Who are we benchmarking against ....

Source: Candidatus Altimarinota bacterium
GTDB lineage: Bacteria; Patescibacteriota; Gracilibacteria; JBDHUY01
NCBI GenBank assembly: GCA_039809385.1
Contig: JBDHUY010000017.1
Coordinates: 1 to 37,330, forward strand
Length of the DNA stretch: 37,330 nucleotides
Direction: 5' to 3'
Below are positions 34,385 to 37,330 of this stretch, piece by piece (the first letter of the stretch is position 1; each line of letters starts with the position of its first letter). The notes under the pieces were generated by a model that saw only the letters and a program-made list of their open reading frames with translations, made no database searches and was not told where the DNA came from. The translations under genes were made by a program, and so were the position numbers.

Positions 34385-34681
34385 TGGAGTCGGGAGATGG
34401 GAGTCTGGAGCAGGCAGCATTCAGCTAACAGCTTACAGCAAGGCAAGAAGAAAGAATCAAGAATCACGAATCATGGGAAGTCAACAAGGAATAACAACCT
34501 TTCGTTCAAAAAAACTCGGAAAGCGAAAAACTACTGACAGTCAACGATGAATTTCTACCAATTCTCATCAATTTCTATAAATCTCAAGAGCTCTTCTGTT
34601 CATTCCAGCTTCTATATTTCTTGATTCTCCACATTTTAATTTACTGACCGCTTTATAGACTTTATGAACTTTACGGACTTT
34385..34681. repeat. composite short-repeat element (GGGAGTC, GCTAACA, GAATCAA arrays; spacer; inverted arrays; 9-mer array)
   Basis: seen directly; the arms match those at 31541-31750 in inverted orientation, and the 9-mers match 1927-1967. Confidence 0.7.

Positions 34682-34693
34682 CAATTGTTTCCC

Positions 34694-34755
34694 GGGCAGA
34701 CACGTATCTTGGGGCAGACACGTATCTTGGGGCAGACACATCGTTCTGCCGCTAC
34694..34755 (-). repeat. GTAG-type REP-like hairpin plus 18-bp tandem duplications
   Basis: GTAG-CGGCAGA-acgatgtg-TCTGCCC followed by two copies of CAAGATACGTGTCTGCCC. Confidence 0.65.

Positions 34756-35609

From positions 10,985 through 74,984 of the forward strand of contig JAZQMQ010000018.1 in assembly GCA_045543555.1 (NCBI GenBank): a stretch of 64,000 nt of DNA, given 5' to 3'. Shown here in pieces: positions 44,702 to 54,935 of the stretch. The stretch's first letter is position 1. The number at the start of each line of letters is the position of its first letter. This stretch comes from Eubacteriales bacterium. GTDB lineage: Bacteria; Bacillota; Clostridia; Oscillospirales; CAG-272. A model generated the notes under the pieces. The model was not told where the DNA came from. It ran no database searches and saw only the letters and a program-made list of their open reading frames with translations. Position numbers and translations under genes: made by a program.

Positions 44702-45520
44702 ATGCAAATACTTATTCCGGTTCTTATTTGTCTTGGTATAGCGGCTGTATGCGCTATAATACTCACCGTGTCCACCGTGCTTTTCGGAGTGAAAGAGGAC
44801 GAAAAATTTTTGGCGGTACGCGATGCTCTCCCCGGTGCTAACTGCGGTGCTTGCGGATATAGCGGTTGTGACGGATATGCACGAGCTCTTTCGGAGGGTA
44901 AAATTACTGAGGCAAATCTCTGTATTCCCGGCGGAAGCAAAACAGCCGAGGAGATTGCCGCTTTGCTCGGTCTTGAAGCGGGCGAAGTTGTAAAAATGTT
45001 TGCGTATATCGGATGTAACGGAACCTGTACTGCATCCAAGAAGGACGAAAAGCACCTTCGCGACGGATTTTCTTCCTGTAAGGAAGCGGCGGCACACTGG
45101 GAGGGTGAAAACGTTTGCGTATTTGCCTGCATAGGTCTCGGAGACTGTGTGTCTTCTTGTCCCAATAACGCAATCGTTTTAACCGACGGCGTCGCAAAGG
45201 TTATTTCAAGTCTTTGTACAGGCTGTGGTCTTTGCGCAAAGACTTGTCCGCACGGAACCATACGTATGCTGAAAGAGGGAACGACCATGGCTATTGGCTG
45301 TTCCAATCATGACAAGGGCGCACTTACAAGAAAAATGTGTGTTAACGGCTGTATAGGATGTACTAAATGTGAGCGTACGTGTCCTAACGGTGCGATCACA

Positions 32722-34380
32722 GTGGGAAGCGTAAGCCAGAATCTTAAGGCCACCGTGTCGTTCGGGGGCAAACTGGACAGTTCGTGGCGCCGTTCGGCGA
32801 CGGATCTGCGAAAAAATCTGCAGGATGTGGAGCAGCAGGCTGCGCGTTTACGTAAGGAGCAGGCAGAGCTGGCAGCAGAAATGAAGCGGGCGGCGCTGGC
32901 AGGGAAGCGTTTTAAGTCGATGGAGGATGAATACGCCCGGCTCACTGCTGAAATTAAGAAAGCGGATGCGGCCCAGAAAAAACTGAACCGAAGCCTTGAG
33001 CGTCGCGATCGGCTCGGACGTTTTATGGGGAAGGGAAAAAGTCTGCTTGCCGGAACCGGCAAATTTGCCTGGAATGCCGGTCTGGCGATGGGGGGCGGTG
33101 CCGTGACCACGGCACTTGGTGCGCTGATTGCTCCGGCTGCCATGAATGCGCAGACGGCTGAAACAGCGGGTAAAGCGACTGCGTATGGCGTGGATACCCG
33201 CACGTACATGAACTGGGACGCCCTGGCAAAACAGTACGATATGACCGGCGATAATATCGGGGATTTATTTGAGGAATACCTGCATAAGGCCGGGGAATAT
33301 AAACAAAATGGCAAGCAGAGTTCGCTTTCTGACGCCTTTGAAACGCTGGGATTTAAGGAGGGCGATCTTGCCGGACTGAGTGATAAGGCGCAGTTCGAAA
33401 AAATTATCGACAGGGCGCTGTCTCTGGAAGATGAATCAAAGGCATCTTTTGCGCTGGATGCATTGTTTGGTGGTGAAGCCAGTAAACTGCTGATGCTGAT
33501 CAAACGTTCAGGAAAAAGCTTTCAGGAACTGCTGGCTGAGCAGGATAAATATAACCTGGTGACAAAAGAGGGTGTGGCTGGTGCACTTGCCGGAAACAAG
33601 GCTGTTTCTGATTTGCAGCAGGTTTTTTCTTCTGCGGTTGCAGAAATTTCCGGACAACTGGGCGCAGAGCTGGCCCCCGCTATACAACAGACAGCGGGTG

Who are we benchmarking against .... Website